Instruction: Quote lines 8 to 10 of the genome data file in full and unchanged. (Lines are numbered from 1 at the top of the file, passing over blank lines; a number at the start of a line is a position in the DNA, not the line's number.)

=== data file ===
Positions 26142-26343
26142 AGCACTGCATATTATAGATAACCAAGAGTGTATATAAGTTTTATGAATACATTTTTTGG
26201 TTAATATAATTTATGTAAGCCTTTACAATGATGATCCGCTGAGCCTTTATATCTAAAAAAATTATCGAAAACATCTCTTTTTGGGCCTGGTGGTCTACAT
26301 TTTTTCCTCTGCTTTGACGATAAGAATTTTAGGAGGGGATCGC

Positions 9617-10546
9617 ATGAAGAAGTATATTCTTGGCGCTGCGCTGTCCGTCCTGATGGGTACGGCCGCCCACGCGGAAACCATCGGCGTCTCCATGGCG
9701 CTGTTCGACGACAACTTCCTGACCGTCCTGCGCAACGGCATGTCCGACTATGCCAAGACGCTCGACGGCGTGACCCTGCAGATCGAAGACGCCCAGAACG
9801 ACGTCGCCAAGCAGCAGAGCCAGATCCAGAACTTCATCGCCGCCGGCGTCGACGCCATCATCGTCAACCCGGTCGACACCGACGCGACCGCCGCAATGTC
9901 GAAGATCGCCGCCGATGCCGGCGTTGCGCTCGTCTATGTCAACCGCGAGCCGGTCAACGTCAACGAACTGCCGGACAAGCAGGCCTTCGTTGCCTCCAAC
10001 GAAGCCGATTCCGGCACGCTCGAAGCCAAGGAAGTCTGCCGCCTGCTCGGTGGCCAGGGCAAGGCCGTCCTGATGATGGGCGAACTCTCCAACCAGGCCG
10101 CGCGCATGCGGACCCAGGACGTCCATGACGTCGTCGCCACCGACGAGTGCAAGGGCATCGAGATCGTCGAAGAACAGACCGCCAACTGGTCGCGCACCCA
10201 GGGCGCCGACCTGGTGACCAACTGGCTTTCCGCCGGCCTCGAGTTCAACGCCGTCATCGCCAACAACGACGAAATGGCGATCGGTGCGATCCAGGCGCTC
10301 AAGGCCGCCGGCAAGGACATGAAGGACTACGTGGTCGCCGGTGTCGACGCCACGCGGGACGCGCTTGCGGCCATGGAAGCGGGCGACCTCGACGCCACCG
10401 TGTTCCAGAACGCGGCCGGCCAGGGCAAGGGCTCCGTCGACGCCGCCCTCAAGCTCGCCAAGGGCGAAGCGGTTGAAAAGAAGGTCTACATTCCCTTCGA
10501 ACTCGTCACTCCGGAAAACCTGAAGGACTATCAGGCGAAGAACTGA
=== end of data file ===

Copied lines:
9801 ACGTCGCCAAGCAGCAGAGCCAGATCCAGAACTTCATCGCCGCCGGCGTCGACGCCATCATCGTCAACCCGGTCGACACCGACGCGACCGCCGCAATGTC
9901 GAAGATCGCCGCCGATGCCGGCGTTGCGCTCGTCTATGTCAACCGCGAGCCGGTCAACGTCAACGAACTGCCGGACAAGCAGGCCTTCGTTGCCTCCAAC
10001 GAAGCCGATTCCGGCACGCTCGAAGCCAAGGAAGTCTGCCGCCTGCTCGGTGGCCAGGGCAAGGCCGTCCTGATGATGGGCGAACTCTCCAACCAGGCCG